For an extra dose of stiffness, Ridley opts for a beefy PressFit BB86 shell instead of the PF30 model featured in the previous Fenix. The wider bottom bracket shell anchors the oversized drive spine, solidly transferring power to the drivetrain while reducing bottom bracket wag. While this frame isn't billed as specifically aerodynamic, it does boast an integrated fork crown for a smooth transition between the head tube and fork that at least offers the appearance of aerodynamics. You'll enjoy some drag-reduction benefits over frames without the integrated fork crown, and it just plain looks cleaner.

Ridley caps off this Fenix SL with a trustworthy Shimano Ultegra R8000 groupset. Ultegra gets high praises here in the office because, besides its few grams of added weight, it's functionally equal to Dura-Ace. We'd gladly pocket the difference and buy a powermeter to train more efficiently, get some speedy carbon wheels, or simply plop down on some race entry fees. Ridley doesn't skimp on the rest of the build either finishing it off with house brand Forza with cockpit components which, in our experience, matches or exceeds those from aftermarket brands.

  • An endurance road bike for riding and racing on challenging roads
  • Geometry blends confident handling with long-mile comfort
  • Lightweight carbon fiber construction yields responsive pedaling
  • Over-sized BB86 bottom bracket shell efficiently transfers power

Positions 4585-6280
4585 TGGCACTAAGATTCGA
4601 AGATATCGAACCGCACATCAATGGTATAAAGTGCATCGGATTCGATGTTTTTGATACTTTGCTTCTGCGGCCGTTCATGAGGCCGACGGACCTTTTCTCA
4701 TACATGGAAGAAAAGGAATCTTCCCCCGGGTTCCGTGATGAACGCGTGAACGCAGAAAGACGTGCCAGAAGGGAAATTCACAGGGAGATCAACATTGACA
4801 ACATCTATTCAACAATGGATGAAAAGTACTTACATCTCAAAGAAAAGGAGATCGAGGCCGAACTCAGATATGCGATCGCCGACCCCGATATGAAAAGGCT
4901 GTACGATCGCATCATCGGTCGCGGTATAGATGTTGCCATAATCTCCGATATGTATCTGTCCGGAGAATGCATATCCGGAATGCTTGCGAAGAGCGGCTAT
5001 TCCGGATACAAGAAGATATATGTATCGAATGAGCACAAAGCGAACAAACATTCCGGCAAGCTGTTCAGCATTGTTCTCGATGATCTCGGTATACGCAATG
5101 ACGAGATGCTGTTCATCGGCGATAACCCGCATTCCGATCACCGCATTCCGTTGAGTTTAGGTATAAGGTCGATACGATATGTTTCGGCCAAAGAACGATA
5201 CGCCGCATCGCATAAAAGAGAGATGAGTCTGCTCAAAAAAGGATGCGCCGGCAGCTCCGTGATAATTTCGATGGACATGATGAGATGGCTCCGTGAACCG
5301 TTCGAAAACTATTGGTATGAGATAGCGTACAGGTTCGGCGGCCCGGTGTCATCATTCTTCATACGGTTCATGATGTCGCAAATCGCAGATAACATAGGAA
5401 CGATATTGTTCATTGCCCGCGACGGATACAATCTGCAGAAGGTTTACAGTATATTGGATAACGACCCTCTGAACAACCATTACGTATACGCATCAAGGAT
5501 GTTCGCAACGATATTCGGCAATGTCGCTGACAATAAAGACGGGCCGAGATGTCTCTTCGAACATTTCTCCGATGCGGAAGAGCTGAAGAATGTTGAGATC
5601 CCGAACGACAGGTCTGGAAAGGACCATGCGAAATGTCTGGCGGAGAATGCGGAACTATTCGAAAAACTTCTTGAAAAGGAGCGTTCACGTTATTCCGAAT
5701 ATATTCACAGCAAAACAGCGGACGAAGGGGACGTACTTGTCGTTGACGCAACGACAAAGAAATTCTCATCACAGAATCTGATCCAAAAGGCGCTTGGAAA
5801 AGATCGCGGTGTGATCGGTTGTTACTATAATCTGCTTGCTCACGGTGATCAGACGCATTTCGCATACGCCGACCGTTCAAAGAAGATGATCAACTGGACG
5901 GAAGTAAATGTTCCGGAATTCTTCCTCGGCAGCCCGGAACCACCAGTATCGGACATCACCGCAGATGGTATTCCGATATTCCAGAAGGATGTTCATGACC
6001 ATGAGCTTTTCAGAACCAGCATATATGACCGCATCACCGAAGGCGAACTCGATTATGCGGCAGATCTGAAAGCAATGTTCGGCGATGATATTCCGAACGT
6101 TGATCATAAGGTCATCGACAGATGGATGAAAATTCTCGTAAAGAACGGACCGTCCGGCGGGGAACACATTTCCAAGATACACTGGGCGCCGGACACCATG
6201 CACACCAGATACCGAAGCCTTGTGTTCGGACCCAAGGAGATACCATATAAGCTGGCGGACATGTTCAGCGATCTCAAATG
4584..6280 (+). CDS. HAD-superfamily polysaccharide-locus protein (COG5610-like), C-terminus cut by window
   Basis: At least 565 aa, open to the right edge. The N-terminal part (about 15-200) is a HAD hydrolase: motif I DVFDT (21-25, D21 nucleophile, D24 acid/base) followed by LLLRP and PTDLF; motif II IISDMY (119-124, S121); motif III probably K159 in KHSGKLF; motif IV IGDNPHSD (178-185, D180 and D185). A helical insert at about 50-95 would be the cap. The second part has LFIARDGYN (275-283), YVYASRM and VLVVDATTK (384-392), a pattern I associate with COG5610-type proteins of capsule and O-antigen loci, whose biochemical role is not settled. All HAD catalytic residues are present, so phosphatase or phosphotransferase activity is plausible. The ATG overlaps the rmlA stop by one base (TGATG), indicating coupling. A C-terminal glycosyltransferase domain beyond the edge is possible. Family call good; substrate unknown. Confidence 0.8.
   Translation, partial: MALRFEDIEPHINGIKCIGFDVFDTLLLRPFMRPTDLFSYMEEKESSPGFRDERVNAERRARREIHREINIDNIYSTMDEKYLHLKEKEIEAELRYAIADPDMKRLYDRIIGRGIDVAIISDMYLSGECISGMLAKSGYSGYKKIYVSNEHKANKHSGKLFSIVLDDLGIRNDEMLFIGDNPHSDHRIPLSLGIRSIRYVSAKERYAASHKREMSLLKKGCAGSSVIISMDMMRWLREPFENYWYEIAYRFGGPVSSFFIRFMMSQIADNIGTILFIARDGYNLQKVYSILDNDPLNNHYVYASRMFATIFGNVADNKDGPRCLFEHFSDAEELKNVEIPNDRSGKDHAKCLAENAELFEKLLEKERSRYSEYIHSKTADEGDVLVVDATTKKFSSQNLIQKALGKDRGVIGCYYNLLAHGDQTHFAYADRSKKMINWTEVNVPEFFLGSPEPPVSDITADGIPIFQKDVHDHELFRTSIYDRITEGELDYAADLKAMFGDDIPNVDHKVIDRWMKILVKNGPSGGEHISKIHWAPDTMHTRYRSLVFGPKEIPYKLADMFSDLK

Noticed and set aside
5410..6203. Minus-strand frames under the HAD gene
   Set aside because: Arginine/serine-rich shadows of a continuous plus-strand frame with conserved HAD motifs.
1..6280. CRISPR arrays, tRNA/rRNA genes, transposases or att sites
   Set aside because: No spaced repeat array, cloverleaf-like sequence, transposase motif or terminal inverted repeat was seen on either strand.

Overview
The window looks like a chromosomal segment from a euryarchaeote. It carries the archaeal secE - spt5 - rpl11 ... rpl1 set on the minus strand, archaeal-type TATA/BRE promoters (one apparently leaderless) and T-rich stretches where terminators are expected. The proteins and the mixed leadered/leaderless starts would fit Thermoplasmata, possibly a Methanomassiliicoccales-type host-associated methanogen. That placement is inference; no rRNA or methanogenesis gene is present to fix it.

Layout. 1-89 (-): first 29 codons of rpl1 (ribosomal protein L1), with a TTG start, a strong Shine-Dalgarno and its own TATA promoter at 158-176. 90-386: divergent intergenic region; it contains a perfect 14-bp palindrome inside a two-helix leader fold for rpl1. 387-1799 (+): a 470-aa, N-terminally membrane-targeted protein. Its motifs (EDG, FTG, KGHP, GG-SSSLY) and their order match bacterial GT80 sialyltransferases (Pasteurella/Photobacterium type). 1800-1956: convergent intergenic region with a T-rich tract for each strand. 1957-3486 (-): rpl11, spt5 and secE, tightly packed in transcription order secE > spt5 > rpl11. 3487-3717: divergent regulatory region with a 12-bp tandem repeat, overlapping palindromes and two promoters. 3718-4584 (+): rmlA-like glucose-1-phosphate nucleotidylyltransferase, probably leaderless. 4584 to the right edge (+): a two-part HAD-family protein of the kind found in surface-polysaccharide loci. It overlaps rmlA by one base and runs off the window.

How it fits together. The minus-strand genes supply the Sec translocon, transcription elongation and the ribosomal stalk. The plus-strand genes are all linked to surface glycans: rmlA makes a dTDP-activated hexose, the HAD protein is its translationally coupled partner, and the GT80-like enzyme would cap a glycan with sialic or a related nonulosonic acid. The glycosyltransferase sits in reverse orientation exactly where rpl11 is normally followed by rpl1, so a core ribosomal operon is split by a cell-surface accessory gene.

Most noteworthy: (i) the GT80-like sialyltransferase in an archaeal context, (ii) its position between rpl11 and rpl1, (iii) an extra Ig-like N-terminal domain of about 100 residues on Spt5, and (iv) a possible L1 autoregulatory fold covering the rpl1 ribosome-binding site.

• Shimano's Ultegra R8000 drivetrain provides precise shifting
  • Ridley's bikes are born and proven on the unforgiving stones of Belgium

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Cancer and Reproductive Harm - P65Warnings.ca.gov

Tech SpecsGeometry
Tech Specs
Frame Material
30T-24T high-modulus carbon fiber
Fenix SL
Shimano Ultegra R8000
Front Derailleur
Shimano Ultegra R8000
Rear Derailleur
Shimano Ultegra R8000
Rotor 3D30
Chainring Sizes
Bottom Bracket Type
Shimano Ultegra R8000 11-speed
Cassette Range
11 - 30t
KMC x11
Shimano Ultegra R8000
Brake Type
Forza Cirrus E2
Forza Stratos
Forza Cirrus Pro
Forza Stratos
Forza RC23
Front Axle
9mm Quick-Release
Rear Axle
130mm Quick-Release
Vittoria Rubino Pro
not included
Recommended Use
road cycling
Manufacturer Warranty
5 years on frame
a Seat Tube(c-c)
b Seat Tube(c-t)
c Effective Top Tube
d Stack
e Reach
f Stand Over
g Head Tube
h Head Tube Angle
i Seat Tube Angle
j Bottom Bracket Height
k Bottom Bracket Drop
l Chainstay
m Wheelbase
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highly recommended

  • Familiarity: I've put it through the wringer

The Ridley Fenix is a great bike, a perfect fit, for about 85% of the population out there. The geometry is not slammed low up front, It's comfortable over a longer distance, the ultegra groupset is outstanding. Ridley just does a phenomenal job on their frames, I've owned most of what they've produced. It's a great looking bike as well and overall I love the Fenix but for a pure race bike it's a bit soft. This like if you're standing up to sprint all out our similar on a climb. Really not an issue unless you're racing and not as worried about comfort, but more worried about winning. That being said, André Greipel did win a stage of the tour on one so what do I know.
Ridley bike run BIG, I am 5'7" and ride an XS and have ridden an XXS if I want an aggressive fit. the S is WAY to big for me.